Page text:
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Montevideo, June 25th 2019 - 11:51 UTC



Argentina sacks the head of the Navy, first disciplinary action since the loss of ARA San Juan

Saturday, December 16th 2017 - 17:18 UTC
Full article 8 comments

Argentina fired the head of its navy a month after a submarine disappeared in the South Atlantic with 44 crew members onboard, a government spokesman said on Saturday. Local paper La Nacion had reported earlier, citing anonymous sources, that Navy Admiral Marcelo Eduardo Hipolito Srur was let go by the defense minister. Read full article


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  • Chicureo

    Obviously the Argentine admiralty must bear full responsibility for this disaster.
    There needs to be a serious criminal investigation of those at fault considering all the graft and corruption in military contracts with any responsible civil authorities to be prosecuted as well.

    Dec 16th, 2017 - 06:09 pm - Link - Report abuse +3
  • Frank

    I see the commander of Almirante Irizar says that - despite the $$$$$$ poured into her - she is not fit to go to Antarctica ...

    Dec 17th, 2017 - 04:09 am - Link - Report abuse +1
  • Enrique Massot

    Clarin published information from a one-year-old “secret” report that states that seawater was infiltrating loop wires in the radio system and that there were not appropriate flares to be used in an emergency. The sub, according to the report quoted by Clarin, had two buoys that were outdated, using a “frequency no compatible with current systems of communications.”

    Although information from Clarin must be taken with a grain of salt, perhaps the sacking of the admiral may have something to do with this alleged report.

    Dec 17th, 2017 - 05:03 am - Link - Report abuse -2
  • Marti Llazo

    @Frank “I see the commander of Almirante Irizar says that - despite the $$$$$$ poured into her - she is not fit to go to Antarctica ....”

    And the C-130 they try to use for re-supply to the argie base in British Antarctica isn't doing so well either. It was stuck here in Río Gallegos a few days ago.

    So the Uruguayan air force stepped up to bail out Argentina again, by delivering enough fuel with their C-130 to temporarily keep them from freezing in the dark. (where would these Third World backwaters be without those C-130s?) As if the lessons learned from the lost argie submarine were not enough (“don't tell anybody that we are having a little problem” ) now the argie air force is trying to enforce its own news blackout over the rather serious problems with their C-130 here. Word on the street here is that this aircraft suffered an engine fire and the brakes don't work properly. Oh, and Argentina is planning to do its own “upgrades” to its other C-130. (Vivir con lo nuestro, y morir y el intento).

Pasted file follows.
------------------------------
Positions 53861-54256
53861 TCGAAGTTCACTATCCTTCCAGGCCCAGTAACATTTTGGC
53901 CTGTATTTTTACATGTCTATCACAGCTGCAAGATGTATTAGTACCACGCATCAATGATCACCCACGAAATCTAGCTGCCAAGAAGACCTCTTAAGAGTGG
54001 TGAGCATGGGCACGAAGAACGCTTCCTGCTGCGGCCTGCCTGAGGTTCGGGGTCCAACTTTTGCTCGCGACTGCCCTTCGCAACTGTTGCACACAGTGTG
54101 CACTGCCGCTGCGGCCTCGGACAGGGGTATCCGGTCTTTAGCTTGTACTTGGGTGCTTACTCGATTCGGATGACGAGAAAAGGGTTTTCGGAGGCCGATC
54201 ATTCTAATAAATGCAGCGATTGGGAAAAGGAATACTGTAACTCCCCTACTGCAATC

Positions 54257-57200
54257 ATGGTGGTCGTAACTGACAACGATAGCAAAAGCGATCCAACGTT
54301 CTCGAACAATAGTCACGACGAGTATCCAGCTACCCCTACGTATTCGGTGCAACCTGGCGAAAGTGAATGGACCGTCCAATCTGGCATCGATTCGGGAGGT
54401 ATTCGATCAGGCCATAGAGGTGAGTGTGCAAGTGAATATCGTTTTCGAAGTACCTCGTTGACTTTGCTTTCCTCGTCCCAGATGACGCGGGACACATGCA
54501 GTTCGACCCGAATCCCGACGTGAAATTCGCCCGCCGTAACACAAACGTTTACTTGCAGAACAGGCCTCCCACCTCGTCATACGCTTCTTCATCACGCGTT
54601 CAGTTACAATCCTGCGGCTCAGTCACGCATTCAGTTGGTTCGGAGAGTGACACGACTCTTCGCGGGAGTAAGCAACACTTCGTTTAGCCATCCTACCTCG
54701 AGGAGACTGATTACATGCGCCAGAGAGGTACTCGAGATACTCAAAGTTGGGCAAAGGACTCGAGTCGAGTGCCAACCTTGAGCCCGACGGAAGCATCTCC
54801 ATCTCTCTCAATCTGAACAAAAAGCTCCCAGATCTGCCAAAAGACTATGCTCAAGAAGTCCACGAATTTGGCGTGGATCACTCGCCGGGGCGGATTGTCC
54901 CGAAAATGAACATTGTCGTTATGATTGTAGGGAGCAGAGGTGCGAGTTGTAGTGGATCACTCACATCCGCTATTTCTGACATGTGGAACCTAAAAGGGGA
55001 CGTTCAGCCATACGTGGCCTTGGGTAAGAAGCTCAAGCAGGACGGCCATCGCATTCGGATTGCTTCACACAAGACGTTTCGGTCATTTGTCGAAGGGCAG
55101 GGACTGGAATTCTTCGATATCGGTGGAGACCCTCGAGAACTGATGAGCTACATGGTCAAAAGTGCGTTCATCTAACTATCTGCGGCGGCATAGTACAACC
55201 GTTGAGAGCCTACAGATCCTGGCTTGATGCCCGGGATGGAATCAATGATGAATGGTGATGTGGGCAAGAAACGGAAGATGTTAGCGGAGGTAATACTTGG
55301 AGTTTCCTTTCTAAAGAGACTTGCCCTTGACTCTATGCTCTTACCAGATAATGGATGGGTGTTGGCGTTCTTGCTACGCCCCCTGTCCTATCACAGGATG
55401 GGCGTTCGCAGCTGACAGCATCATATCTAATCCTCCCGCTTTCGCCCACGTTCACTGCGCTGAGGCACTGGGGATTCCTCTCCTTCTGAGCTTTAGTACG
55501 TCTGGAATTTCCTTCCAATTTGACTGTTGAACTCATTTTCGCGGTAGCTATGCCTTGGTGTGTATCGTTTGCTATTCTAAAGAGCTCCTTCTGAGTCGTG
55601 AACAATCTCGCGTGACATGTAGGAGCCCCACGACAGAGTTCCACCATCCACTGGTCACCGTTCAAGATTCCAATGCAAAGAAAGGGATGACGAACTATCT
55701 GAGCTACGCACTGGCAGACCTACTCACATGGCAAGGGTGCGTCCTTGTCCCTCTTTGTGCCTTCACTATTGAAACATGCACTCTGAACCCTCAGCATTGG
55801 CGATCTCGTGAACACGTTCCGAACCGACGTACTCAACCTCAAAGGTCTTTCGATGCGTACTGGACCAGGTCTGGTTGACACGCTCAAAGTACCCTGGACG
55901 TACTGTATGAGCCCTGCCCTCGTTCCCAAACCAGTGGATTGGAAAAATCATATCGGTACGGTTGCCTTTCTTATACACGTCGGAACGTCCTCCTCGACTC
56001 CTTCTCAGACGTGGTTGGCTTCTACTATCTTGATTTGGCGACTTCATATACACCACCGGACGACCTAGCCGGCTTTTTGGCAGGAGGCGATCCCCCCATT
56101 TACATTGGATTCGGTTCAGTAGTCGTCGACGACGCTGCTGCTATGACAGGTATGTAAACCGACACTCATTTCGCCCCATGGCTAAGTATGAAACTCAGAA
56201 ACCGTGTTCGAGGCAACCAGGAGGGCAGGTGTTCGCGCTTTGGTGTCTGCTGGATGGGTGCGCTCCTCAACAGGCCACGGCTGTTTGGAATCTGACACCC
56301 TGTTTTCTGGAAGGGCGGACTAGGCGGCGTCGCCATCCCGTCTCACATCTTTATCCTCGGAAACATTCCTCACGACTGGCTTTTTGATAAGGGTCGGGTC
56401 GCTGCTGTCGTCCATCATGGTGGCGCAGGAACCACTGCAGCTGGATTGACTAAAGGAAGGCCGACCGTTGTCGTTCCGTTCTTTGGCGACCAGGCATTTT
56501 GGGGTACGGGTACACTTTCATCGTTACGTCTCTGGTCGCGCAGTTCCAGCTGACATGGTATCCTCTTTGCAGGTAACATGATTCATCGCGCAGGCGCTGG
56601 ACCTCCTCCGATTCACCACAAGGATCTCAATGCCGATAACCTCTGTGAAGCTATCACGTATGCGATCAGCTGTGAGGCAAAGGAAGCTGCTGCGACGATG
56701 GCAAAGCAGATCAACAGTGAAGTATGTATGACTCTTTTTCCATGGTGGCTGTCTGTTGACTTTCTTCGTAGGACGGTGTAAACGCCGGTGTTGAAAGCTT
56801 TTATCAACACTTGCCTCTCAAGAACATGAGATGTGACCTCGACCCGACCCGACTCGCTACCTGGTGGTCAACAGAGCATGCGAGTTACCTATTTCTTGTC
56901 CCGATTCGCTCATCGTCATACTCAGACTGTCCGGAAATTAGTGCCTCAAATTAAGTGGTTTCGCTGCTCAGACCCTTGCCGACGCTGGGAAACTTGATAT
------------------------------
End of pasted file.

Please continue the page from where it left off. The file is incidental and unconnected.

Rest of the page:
Word here is that the argies may not be able to resupply the “Marambio” and may have to either abandon it for the season or reduce the number of personnel there.

    Dec 17th, 2017 - 05:12 pm - Link - Report abuse +3
  • Chicureo

    Argentines are the only country that insists on maintaining separate air force, navy and army bases in Antarctica. Incredibly inefficient and unnecessary to say the least. But then, not surprizing.

    Other country bases will help out on an emergency basis, weather permitting.

    Dec 17th, 2017 - 06:14 pm - Link - Report abuse +3
  • imoyaro

    I think the reason Srur got the axe was the simple fact that the Defense Minister found out about the sub's disappearance from reading the paper, two days after the event. Srur was the head of training and recruitment for La Asesina before he got the top position after Macri removed the heads of the services upon taking office. As I said before, he was a political officer, and his behavior in this matter does bring a question as to his motives.

    Dec 18th, 2017 - 01:14 am - Link - Report abuse +1
  • MarkWhelan

    There may still be hope in finding the submarine, I just hope,for the families, it does not take as long asi it took Australia to find it's missing submarine.

    Dec 21st, 2017 - 12:46 pm - Link - Report abuse 0
  • :o))

    Could they stick to using a flotilla of kayaks instead?
    Or are the kayaks too modern for Argentina?

    Dec 23rd, 2017 - 07:54 pm - Link - Report abuse 0

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